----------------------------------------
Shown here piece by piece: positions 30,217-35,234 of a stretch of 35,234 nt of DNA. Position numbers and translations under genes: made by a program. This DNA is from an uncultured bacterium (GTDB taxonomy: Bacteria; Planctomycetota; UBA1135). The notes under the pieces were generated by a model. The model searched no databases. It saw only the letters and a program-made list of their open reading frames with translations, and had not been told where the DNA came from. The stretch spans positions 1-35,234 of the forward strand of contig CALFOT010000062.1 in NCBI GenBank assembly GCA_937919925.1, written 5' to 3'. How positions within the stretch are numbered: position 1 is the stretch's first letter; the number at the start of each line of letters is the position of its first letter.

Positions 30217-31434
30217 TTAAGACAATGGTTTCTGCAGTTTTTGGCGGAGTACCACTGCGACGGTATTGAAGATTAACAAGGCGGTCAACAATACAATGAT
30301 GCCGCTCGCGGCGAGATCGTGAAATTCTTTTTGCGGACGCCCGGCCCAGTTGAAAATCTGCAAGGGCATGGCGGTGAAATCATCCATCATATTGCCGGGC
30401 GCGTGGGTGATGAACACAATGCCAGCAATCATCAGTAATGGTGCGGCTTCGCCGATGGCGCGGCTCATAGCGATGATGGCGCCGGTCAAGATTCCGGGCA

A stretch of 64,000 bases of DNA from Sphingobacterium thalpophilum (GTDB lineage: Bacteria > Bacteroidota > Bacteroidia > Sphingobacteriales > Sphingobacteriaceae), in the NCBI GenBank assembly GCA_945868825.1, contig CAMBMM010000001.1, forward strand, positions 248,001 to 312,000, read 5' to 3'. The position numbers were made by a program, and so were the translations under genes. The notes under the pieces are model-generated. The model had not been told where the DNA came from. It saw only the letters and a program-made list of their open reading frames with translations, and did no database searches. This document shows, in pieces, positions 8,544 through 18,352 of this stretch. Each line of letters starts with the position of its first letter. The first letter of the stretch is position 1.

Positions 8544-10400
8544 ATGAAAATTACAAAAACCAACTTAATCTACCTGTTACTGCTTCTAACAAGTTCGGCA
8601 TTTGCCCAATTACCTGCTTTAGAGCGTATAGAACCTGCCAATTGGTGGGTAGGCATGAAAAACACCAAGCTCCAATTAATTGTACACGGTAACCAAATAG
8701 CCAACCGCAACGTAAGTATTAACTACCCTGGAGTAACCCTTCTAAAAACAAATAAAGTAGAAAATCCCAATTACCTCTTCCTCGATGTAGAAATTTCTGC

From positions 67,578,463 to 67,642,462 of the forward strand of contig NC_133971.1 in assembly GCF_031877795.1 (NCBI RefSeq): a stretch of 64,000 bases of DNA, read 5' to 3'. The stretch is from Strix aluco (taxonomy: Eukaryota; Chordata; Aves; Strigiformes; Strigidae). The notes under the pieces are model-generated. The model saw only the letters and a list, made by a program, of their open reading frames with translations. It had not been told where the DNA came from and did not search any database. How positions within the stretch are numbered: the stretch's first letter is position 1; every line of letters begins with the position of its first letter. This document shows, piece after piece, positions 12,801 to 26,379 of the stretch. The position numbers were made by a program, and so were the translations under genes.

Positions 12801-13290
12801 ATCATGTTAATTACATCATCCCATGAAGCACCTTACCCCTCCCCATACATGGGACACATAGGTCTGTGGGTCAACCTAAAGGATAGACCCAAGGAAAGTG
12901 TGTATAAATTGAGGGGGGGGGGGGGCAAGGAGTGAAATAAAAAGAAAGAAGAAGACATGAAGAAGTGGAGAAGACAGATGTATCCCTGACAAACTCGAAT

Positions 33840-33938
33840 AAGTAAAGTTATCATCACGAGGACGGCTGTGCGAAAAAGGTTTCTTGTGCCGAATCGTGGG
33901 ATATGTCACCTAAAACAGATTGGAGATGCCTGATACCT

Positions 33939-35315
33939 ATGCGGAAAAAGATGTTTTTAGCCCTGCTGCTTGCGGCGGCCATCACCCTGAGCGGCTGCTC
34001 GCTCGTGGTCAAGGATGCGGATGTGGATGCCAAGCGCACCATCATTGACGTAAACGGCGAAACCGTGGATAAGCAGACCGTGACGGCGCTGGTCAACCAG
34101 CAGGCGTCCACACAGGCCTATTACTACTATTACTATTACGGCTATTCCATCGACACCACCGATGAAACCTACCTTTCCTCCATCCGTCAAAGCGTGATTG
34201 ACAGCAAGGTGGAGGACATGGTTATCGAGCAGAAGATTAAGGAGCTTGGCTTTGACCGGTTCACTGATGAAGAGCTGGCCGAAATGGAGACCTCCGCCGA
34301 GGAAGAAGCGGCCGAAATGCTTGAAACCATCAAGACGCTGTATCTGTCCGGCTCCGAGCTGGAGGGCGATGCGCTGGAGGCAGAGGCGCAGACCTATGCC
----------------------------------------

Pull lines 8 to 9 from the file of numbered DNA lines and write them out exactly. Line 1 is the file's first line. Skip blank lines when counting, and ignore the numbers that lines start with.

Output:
8544 ATGAAAATTACAAAAACCAACTTAATCTACCTGTTACTGCTTCTAACAAGTTCGGCA
8601 TTTGCCCAATTACCTGCTTTAGAGCGTATAGAACCTGCCAATTGGTGGGTAGGCATGAAAAACACCAAGCTCCAATTAATTGTACACGGTAACCAAATAG